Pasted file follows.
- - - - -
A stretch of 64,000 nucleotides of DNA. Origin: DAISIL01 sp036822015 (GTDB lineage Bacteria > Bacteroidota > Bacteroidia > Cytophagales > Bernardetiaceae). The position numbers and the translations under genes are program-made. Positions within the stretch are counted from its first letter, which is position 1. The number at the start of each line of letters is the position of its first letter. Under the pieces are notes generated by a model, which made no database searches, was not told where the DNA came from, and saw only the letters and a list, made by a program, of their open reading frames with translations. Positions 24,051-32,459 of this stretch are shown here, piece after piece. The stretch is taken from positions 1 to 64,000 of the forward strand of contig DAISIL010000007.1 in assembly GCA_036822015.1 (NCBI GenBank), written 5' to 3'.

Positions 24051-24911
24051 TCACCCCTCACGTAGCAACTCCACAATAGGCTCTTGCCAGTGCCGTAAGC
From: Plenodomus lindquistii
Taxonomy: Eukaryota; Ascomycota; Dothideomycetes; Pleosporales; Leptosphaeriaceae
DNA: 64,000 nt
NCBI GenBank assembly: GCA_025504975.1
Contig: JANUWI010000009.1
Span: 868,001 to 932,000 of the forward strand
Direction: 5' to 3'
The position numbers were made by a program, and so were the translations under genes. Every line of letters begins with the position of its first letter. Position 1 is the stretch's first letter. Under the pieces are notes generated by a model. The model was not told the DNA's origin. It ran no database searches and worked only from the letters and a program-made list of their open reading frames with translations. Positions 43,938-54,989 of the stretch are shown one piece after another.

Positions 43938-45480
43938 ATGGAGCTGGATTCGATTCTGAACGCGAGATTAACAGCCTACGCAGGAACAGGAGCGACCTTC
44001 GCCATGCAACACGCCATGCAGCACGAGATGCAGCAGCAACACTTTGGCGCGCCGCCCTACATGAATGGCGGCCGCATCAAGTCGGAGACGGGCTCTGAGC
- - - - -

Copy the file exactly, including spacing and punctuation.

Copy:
A stretch of 64,000 nucleotides of DNA. Origin: DAISIL01 sp036822015 (GTDB lineage Bacteria > Bacteroidota > Bacteroidia > Cytophagales > Bernardetiaceae). The position numbers and the translations under genes are program-made. Positions within the stretch are counted from its first letter, which is position 1. The number at the start of each line of letters is the position of its first letter. Under the pieces are notes generated by a model, which made no database searches, was not told where the DNA came from, and saw only the letters and a list, made by a program, of their open reading frames with translations. Positions 24,051-32,459 of this stretch are shown here, piece after piece. The stretch is taken from positions 1 to 64,000 of the forward strand of contig DAISIL010000007.1 in assembly GCA_036822015.1 (NCBI GenBank), written 5' to 3'.

Positions 24051-24911
24051 TCACCCCTCACGTAGCAACTCCACAATAGGCTCTTGCCAGTGCCGTAAGC
From: Plenodomus lindquistii
Taxonomy: Eukaryota; Ascomycota; Dothideomycetes; Pleosporales; Leptosphaeriaceae
DNA: 64,000 nt
NCBI GenBank assembly: GCA_025504975.1
Contig: JANUWI010000009.1
Span: 868,001 to 932,000 of the forward strand
Direction: 5' to 3'
The position numbers were made by a program, and so were the translations under genes. Every line of letters begins with the position of its first letter. Position 1 is the stretch's first letter. Under the pieces are notes generated by a model. The model was not told the DNA's origin. It ran no database searches and worked only from the letters and a program-made list of their open reading frames with translations. Positions 43,938-54,989 of the stretch are shown one piece after another.

Positions 43938-45480
43938 ATGGAGCTGGATTCGATTCTGAACGCGAGATTAACAGCCTACGCAGGAACAGGAGCGACCTTC
44001 GCCATGCAACACGCCATGCAGCACGAGATGCAGCAGCAACACTTTGGCGCGCCGCCCTACATGAATGGCGGCCGCATCAAGTCGGAGACGGGCTCTGAGC